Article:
Does wearing 'sexy' clothes give people the right to make abusive or derogatory comments about a woman? Some women knowingly and deliberately invite attention from anyone who crosses their path – is it reasonable of them to only expect the kind of attention that makes them feel good? Herein lies the gap between looking/attention and assault/harassment. Therein, surely, lies the responsibility of the attacker/harasser. I would like to think that most males know the different between an innocent/appreciative and a derogatory/abusive comment?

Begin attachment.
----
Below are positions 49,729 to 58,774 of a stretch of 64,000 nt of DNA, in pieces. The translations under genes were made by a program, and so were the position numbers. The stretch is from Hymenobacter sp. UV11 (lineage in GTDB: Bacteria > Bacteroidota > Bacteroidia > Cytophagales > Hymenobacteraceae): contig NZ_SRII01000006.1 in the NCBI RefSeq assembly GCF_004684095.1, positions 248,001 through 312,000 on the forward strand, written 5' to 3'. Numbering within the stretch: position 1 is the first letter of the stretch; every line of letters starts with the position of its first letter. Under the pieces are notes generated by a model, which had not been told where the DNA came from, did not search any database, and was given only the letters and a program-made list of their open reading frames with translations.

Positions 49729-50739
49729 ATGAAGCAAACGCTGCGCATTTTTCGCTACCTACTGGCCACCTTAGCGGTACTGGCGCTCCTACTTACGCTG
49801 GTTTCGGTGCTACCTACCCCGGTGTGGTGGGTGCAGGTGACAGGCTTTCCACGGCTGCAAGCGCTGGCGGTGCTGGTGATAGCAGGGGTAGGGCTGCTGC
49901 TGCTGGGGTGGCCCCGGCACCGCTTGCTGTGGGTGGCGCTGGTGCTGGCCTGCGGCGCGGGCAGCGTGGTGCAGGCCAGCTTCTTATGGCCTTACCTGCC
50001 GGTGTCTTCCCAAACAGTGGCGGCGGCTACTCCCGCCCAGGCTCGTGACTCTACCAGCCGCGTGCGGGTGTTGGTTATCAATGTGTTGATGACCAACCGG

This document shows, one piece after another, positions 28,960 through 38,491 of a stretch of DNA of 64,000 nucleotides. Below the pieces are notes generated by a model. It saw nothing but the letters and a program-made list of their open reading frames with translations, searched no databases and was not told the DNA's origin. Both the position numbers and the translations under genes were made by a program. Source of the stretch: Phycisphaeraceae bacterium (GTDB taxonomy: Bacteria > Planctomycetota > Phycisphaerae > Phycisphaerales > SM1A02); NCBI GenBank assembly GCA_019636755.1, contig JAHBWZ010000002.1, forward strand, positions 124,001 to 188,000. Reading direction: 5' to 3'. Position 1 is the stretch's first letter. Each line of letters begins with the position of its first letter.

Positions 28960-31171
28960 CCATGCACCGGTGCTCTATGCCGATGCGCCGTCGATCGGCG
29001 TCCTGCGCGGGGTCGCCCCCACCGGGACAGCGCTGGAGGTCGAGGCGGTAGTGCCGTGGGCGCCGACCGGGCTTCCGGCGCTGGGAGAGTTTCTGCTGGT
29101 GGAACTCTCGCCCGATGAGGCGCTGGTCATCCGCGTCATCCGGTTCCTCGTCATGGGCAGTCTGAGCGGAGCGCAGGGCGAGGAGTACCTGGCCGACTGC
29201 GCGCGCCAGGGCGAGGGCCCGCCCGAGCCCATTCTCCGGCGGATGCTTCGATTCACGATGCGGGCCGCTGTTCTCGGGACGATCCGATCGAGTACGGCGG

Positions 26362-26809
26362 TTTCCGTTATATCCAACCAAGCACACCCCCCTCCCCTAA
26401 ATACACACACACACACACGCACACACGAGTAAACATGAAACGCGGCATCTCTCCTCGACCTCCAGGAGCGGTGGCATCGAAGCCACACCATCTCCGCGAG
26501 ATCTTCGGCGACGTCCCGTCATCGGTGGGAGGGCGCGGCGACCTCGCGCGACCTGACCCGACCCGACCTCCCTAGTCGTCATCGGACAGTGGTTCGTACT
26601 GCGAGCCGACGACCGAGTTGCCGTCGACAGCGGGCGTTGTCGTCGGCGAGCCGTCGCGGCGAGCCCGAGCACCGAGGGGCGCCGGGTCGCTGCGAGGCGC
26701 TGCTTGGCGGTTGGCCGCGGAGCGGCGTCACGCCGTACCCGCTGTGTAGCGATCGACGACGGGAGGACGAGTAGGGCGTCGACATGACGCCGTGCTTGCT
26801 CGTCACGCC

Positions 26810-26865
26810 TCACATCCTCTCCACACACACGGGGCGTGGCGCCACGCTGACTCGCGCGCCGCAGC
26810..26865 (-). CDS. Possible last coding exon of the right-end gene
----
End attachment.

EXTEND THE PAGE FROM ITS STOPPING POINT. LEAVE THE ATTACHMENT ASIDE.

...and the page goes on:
Something else this reminds me of is how a lot of women are treated under Islamic regimes, or within strict Muslim families. It's not a man's responsibility not to harass and abuse women, it's a woman's responsibility to cover up her shameful, tempting body. Or even worse - a man's responsibility to cover up the bodies of the women he cares about – with not so much of a teaspoon of autonomy given to the owners of these bodies. The arabic word awrah – which means the intimate parts of someone's body that it is forbidden to expose – comes from the root awr- which means defectiveness, imperfection or weakness. For women, their awrah is their entire body and can sometimes extend even as far as the voice. While I fully support the idea that a woman's worth does not depend whatsoever on what she looks like, to teach someone that their body, their only means of communicating with the world, ought to be hidden away, ignored and rejected by the higher (male) members of their communities does rarely a healthy attitude make.